3 Tips to Make your Website Search Engine Friendly

Search engine optimisation may appear complicated and full of mystery for the business owner, however following a few basic steps you can tune your website to make it both friendly to search engines and friendly to your users.

1. Google doesn't have eyes

In the early days of the internet, text was the dominant media type. Then along came images, video, audio and a raft of other technologies such as 'Shockwave' and 'Flash'. This complicates things for visually impaired or blind users as they cannot see the images and videos that form the basis of many web pages. By taking a few simple steps, you can ensure that visually impaired users such as Google will fully understand your content.

  • Images: These should feature alt tags that are concise and descriptive.
  • Video: Captions should be used for video presentations without spoken words. It is also useful to provide captions or a text transcription for users who don't speak the language featured in the video.
  • Audio: Audio files should include links to a text transcription.

Source: http://www.w3.org/2008/06/video-notes

Further to this, make sure the HTML used on your webpage is structure semantically so that headings are nested in a logical order e.g.

  • <h1> Site name
    • <h2> Subject 1 title
      • <h3> Sub heading
      • <h3> Another subheading 
    • <h2> Subject 2 title
      • <h3> Sub heading
      • <h3> Another subheading 

Using this technique will allow user of assitive technology to jump from heading to heading within your webpage. This also means that Google can do the same.

2. Your website needs to be fast

When Google announced that it was rating a website's rendering speed as a part of its quality score algorithm everyone in SEO land starting banging the drum for faster websites.

Whilst the inclusion of site speed within its algorithm was welcome news, Jakob Nielsen first studied the impact of site speed on user behaviour in 1997. This was further enhanced by more recent studies in 2010.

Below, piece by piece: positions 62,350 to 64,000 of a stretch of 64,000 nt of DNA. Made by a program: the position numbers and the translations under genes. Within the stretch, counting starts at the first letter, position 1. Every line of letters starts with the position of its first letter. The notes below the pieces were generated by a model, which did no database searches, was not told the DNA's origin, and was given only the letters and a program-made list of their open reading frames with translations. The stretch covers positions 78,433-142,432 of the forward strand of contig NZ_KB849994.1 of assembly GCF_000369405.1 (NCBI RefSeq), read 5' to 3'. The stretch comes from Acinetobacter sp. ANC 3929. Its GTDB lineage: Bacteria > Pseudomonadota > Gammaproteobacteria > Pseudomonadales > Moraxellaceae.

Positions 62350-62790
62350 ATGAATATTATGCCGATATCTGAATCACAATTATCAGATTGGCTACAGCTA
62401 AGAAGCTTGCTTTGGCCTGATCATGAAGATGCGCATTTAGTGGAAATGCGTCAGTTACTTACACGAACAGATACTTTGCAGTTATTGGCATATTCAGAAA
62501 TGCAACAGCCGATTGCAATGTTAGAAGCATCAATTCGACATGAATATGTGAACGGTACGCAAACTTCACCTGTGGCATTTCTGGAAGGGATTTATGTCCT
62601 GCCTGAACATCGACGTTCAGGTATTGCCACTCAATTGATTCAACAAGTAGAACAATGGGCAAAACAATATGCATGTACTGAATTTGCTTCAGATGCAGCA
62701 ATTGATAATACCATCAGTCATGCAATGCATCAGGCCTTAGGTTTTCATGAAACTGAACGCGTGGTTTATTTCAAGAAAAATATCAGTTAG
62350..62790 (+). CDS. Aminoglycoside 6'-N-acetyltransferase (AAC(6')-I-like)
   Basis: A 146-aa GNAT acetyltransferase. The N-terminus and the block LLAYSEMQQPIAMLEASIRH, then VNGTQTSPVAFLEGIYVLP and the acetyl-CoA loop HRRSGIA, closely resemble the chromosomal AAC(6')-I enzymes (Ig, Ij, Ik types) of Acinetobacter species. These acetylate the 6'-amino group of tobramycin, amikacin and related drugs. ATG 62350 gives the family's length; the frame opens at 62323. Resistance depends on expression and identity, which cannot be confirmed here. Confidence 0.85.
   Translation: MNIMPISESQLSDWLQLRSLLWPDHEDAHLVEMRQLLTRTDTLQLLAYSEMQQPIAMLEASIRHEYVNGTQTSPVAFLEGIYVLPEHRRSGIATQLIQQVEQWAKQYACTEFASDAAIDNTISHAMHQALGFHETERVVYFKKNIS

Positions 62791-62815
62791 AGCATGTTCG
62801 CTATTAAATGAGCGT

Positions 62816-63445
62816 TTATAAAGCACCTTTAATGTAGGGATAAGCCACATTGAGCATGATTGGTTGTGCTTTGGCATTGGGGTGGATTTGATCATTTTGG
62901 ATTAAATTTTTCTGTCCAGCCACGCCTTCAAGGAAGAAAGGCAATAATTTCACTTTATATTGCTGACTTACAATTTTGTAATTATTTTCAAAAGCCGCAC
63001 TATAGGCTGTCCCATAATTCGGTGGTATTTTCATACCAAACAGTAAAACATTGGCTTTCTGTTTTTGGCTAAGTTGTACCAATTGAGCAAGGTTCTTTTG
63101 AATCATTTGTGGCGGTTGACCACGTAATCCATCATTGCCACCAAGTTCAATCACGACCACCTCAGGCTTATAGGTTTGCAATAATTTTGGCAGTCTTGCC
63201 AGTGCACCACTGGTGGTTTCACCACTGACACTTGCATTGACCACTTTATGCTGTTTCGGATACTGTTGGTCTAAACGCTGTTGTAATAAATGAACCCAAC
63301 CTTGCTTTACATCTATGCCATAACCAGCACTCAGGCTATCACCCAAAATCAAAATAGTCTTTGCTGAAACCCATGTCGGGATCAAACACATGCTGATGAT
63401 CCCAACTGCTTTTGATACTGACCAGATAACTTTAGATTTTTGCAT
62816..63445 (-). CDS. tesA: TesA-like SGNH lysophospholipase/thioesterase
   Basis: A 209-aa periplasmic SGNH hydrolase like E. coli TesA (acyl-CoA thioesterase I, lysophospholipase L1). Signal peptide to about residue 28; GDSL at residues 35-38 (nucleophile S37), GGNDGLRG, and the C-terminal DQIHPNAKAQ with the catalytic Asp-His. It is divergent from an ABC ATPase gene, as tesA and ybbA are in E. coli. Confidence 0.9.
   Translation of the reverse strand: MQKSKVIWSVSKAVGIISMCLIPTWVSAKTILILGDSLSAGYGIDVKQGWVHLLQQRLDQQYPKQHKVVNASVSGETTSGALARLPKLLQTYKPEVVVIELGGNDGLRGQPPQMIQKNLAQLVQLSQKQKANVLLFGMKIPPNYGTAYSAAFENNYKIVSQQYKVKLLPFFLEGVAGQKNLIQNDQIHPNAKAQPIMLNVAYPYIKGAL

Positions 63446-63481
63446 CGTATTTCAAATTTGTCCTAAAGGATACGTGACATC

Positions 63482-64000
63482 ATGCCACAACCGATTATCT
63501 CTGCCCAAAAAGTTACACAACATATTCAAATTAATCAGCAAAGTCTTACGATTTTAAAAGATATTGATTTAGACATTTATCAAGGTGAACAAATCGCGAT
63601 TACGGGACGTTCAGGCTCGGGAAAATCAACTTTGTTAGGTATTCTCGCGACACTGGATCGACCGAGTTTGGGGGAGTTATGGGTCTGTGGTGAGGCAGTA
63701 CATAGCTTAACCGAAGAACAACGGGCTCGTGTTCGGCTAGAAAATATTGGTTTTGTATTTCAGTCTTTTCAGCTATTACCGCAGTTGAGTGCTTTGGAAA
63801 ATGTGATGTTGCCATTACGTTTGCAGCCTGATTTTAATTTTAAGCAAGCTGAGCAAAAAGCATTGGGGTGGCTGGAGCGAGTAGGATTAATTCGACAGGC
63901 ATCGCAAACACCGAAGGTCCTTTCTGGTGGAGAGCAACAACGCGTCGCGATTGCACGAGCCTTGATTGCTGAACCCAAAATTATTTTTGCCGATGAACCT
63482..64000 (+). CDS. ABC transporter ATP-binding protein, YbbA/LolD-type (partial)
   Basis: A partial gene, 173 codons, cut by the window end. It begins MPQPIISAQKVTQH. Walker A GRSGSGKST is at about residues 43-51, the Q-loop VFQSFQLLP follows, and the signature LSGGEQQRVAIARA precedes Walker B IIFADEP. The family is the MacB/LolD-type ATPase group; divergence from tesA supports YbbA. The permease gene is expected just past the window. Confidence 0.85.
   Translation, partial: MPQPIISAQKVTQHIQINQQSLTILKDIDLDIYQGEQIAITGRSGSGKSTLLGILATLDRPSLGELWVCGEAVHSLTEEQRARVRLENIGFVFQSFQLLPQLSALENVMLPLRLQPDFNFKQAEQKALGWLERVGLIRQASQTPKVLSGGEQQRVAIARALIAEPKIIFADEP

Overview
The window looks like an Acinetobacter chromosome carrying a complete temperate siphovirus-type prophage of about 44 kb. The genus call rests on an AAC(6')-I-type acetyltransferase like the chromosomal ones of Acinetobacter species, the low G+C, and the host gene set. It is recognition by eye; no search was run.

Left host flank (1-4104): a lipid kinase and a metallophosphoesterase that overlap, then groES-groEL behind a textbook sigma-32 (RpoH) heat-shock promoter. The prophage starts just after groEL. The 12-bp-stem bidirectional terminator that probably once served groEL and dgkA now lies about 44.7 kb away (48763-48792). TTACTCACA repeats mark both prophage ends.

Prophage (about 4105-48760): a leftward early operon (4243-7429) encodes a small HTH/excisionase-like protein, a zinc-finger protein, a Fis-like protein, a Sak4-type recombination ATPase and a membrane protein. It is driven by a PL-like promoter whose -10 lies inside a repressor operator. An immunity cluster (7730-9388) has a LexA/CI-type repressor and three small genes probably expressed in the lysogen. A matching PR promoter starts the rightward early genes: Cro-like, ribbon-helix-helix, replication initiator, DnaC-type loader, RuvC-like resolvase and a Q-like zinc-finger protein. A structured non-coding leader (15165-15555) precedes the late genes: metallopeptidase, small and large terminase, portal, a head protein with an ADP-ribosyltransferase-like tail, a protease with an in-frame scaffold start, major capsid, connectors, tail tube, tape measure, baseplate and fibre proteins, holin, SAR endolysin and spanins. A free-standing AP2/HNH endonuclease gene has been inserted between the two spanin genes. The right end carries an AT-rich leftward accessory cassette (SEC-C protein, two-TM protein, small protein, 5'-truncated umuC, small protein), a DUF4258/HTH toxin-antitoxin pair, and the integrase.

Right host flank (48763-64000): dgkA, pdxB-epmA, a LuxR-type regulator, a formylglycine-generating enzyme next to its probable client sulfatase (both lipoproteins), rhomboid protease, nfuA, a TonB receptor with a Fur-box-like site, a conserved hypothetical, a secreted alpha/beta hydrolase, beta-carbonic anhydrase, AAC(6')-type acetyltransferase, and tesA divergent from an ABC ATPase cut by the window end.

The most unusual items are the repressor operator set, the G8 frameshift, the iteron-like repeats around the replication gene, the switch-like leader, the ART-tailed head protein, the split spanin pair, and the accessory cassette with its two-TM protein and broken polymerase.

Both the impact on search rankings and the gain in customer retention make website speed an important part of any website improvement programme.

So what can you do to make your website faster?

  • Caching: If your site uses dynamic pages generated by languages such as PHP and ASP.net then make sure you have a cache installed on your server. Caching is a fairly complicated subject but most web hosts will be able to set this up for you. In my experience the ideal setup for a PHP powered site is to use a combination of APC and Varnish. Further to this, the user's browser cache should be utilized so that static files such as CSS and Javascript files are loaded once and then stored in the user's browser. This will reduce the number of requests made to your server which will make your site faster and cheaper to operate.
  • CDN: Using a CDN such as Amazon Cloudfront will mean that static files such as images load faster in different geographic locations. A CDN will also take the strain off your own web server meaning that your server will have more memory to do important things like generating the HTML for your web pages.
  • Javascript: Most websites feature Javascript to provide user interface enhancements, advertising or analytics. Ideally, Javascript files should be placed at the end of the HTML page content - before the closing body tag. This allows a page to load it's content before any third-party data is transferred to the web browser. Further to this, any custom Javascript needs to be optimised for speed and efficiency as it is fairly easy to write bad javascript code that goes unoticed by yourself by picked up on by Google. Try the Google page speed test to see how your website performs paying special attention to the section labelled 'Eliminate render-blocking JavaScript and CSS in above-the-fold content'.
  • Static file usage: Make sure that external resources such as scripts and stylesheets are loaded only when needed on the page being viewed. Some people prefer to simply load all external resources on every page, this is generally ok but by splitting resources into contextually relevant units your site will load faster and use less bandwidth which is particularly important on mobile devices.

3. Write contextually relevant content

Content is king and should be written to suit your audience and the context of the subject at hand. When writing an article consider who will be reading and where they are likely to come from. If you use PPC then make sure the article contains keywords related to the advertising campaign, this will reduce the cost per click and provide a seamless flow between the advert and content.

Use contextually relevant links and call to actions such as links to other content or buttons to complete a form or checkout process but remember to use words that are feature in the content as this will provide sign posts to users in an effort to maintain flow within the user journey of interacting with your website.


These tips offer a way for you to improve your search engine rankings easily whilst also providing a better user experience. If you need any help or advice then please get in touch.